Print

Print


At 12:41 +0000 2001/02/15, Robin Fairbairns wrote:
>> No, you got it wrong: One can open a file as a text file or as binary file:
>
>in fact, rainer (as one would expect, given his background) has got it
>right.
>
>you (as always) are dragging irrelevancies into the discussion, and
>adding nothing whatever to the discussion of the development of latex.

Who has said it would bring anything to LaTeX? :-) -- I am interested in
the question for Hugs and similar programs, and for writing my own parsers
(I write on a macro based formatting program right now): If there only are
the UNIX, MSOS & MacOS conventions available, one can open files as binary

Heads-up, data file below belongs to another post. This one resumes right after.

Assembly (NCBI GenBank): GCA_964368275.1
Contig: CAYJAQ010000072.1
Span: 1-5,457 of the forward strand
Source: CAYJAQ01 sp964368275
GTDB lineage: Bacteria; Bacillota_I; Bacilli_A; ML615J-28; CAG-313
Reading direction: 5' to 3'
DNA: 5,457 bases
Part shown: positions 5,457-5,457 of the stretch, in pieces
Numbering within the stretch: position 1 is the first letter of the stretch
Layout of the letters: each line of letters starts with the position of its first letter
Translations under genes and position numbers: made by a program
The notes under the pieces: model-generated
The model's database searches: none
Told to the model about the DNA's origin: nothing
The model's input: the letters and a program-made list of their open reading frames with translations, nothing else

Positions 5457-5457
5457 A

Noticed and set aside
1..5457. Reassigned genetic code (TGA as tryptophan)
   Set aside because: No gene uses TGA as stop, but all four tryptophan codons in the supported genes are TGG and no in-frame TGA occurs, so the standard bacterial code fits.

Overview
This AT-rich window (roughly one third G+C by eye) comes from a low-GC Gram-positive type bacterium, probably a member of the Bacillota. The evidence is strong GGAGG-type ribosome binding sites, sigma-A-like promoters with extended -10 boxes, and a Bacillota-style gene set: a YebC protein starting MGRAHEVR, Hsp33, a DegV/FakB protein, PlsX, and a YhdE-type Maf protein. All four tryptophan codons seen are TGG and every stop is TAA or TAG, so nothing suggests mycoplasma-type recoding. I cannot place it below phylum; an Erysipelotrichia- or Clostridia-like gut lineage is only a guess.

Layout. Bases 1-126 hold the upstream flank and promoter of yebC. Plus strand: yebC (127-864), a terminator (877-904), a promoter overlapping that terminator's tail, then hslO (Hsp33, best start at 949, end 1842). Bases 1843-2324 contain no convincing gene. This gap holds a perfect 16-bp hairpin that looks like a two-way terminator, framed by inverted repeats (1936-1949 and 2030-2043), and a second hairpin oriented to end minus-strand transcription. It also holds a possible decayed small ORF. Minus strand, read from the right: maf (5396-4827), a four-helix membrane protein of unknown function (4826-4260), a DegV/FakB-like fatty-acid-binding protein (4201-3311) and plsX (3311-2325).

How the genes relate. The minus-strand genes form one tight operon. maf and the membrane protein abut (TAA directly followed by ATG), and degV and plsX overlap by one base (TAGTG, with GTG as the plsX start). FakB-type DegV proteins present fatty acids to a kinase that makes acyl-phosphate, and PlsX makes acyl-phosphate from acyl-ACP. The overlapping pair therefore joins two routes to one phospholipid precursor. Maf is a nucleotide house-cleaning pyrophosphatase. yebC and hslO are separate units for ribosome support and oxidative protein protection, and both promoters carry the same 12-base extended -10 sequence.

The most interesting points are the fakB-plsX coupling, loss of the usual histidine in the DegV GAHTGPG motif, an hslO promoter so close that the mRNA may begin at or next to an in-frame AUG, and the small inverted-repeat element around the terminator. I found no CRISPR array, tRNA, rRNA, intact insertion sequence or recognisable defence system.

and parse it as such, but otherwise you cannot. Are you claiming that if
the files are input as binary, one does not have to worry about newlines
one has in the internal representation?

As for LaTeX, I recall that I can write a file that uses MacOS character
encoding but which uses (say) UNIX newlines. Then Textures would not be
able to read it (even if the file is only ASCII), whereas OzTeX can.

-- My guess is that LaTeX is written to assume the one that ports TeX to
the local OS does a local translation of line separators to whatever TeX is
used to have in its internals, and therefore you do not consider the
newline input encoding issue a part of LaTeX.

  Hans Aberg